Success Stories

Few Regrets

John John has been attending the Nazlini Senior Center for nearly 15 years.

John may have a few regrets, but he has led a varied life.

At 74, John has been attending the Nazlini Senior Center since he was 60; the meatloaf is his favorite. Nazlini means Bend in the Water Flow and this small community is located in the middle of the Navajo Nation south of Canyon de Chelly in Arizona. The Nazlini Senior Center is one of hundreds of Program Partners served in the Southwest and provides meals, activities, socialization and resources to the community’s Elders.

Born and raised in Nazlini, John lives just 2 miles “up the road,” but has traveled outside of this small community of 400+ residents on many occasions.

He spent eleven years in San Francisco, where he worked near the Cow Palace for a company with 2000 employees that made door knobs and hardware. John added, “There was even a guy from Chinle there!”

John started working there in 1959 and reminisced a bit. He remembered missing the “concerts of all concerts” held at the Cow Palace in 1964 — The Beatles! John observed that, “The city is tight — like a balled up fist — and crowded. Over here, it’s all open country.”

He held many other positions over the years: a Park Ranger for two years and four years at the Cooper Mine, where he recalled seeing cockroaches the size of his thumbs. In Gallup, New Mexico, he worked for a uranium company for ten years, before they closed down. John spent another six months in Phoenix, where he polished slots machines and even raised livestock. There were about sixty cattle and he recollected that this was hard work, especially in the winter.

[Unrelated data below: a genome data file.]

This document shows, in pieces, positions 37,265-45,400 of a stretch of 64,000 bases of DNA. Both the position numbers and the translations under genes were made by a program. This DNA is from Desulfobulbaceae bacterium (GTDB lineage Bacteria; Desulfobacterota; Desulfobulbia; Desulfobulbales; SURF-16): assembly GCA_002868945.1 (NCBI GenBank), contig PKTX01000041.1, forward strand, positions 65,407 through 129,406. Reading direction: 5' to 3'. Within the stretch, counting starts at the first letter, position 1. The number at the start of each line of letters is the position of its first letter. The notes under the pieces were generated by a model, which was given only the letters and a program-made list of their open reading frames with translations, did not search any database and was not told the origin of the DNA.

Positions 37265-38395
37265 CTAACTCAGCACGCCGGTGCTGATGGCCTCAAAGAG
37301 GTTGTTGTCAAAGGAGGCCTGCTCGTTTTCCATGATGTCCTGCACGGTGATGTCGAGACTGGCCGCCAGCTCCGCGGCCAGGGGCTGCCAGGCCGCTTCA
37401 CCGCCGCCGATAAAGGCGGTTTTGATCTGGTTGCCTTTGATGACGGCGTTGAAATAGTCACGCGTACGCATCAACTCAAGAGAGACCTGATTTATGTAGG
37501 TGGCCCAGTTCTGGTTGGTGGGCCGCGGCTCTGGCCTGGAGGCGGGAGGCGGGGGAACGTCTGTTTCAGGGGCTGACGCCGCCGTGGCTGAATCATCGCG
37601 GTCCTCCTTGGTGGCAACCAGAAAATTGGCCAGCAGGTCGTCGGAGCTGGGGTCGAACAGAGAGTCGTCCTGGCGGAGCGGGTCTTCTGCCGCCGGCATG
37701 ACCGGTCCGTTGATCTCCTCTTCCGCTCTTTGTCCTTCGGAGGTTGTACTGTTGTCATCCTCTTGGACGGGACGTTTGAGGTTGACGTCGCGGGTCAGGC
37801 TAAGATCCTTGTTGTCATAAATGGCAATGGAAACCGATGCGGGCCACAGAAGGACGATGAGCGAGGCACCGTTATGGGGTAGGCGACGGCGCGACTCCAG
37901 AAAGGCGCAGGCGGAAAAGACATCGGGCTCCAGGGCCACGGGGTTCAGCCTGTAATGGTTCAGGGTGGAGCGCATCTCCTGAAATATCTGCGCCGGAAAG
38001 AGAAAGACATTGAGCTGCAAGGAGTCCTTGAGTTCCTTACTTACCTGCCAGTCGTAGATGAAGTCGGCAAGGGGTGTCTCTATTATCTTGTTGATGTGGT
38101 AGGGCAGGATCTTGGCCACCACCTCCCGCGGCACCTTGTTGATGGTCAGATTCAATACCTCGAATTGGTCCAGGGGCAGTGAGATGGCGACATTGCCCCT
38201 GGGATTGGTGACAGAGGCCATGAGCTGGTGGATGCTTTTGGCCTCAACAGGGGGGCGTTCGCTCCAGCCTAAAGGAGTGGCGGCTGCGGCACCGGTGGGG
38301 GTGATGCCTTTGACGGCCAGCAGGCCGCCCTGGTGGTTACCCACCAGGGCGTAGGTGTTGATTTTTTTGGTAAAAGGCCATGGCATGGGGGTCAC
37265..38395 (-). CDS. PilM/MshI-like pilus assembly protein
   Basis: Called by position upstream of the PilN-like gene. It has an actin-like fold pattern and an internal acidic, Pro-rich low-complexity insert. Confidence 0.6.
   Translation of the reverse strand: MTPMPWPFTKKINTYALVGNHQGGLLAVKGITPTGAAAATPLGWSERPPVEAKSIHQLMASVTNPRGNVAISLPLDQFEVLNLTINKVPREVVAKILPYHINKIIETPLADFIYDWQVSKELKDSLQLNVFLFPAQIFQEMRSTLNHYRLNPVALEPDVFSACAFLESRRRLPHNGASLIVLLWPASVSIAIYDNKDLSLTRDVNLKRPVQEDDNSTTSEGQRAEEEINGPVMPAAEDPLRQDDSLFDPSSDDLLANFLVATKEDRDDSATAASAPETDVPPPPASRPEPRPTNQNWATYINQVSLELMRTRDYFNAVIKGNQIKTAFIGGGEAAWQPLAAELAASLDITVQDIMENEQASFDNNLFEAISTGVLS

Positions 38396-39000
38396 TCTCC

John Eating Lunch The meatloaf is John's favorite meal at the center.

Even though he had held several long-term jobs, John missed his pension by a mere six months. Social Security has had to suffice.

He had three kids, with one son passing away. John also had a bunch of grandkids and great-grandchildren. His son cooked for him when John wasn’t eating at the senior center. John joked that, “morning cereal was the price you pay for being single!”

After nearly fifteen years attending the center, John was especially appreciative of all the work that went into the warm welcome of the Elders, as well as the nourishment of both food and friends.

John may have regretted missing a great concert years ago, but he certainly was thankful for a life full of memories.

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